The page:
Part of the Modern Introductions to Philosophy book series (MIP)


A large part of the philosophical attraction of the present topic lies in the possibility, or the hope, of there being in history a sort of explanation not encountered elsewhere. Whatever may turn out to be the truth about this, however, it is as certain as anything can be that there must be more than one sort of explanation in history. The first thing that becomes apparent if one tries to pick out explanatory passages from history books is their great variety. Proponents of every view of historical explanation have managed to cite credible examples. It is, in the first place, by no means difficult to find explanations which can readily be represented as assigning causes or as bringing the event or state of affairs explained under a law or generalisation. At least as common are explanations in rational or purposive terms, or in terms of Popper’s logic of the situation, i.e. explanations in which a person’s action is accounted for as something which either really was, or was judged by him to be, necessary in order to achieve his aims or purposes or, which comes to much the same, as what would have been expected of a reasonable man who was or thought he was in a situation of a certain sort. If, instead of the law/rational classification, one thinks of explanations as dividing into economic, psychological, sociological, etc. categories, then again it will be easy to find examples of every type in history. Medical explanations, too, for instance in relation to Henry VIII’s leg or George III’s possible madness, are by no means unknown.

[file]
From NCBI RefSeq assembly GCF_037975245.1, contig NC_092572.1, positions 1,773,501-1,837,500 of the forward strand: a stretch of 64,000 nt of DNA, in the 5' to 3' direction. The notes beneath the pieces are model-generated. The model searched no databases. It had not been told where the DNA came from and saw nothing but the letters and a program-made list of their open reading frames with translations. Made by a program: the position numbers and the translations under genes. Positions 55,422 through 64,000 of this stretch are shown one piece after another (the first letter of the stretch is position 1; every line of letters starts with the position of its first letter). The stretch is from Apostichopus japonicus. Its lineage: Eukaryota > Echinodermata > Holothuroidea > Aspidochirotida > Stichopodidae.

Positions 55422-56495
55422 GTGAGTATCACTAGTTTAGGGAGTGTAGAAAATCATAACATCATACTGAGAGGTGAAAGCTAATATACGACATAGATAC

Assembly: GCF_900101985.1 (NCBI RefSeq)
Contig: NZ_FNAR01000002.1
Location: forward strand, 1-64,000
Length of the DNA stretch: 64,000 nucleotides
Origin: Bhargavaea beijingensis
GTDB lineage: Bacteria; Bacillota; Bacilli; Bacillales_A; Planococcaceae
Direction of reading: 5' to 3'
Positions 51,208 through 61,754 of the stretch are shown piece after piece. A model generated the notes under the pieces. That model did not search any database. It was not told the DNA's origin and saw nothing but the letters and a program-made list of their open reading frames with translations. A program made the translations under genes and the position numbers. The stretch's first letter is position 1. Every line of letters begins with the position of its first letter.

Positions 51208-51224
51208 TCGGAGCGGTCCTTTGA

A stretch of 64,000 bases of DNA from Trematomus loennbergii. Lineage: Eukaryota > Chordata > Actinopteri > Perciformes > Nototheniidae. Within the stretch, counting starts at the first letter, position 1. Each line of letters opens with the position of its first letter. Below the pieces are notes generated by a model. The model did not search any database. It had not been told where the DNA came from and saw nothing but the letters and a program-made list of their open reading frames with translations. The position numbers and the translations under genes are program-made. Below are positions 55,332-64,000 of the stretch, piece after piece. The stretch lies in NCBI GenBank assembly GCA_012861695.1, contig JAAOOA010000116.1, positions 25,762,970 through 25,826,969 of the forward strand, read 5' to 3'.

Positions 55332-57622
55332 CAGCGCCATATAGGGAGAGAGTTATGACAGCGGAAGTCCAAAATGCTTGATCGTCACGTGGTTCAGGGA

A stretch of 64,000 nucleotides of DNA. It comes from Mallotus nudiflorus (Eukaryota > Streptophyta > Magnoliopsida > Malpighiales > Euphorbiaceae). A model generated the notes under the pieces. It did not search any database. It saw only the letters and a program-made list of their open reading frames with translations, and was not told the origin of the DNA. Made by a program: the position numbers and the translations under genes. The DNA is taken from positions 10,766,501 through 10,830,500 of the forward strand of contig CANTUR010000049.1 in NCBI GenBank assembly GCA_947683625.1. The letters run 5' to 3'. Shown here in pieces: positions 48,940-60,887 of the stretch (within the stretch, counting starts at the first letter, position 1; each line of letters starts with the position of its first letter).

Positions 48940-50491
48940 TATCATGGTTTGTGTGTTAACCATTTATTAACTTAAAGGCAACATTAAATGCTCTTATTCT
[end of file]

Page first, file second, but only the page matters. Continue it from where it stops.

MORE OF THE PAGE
Moral Judgement History Book Historical Explanation Historical Writing Initial Condition Statement 
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© R. F. Atkinson 1978

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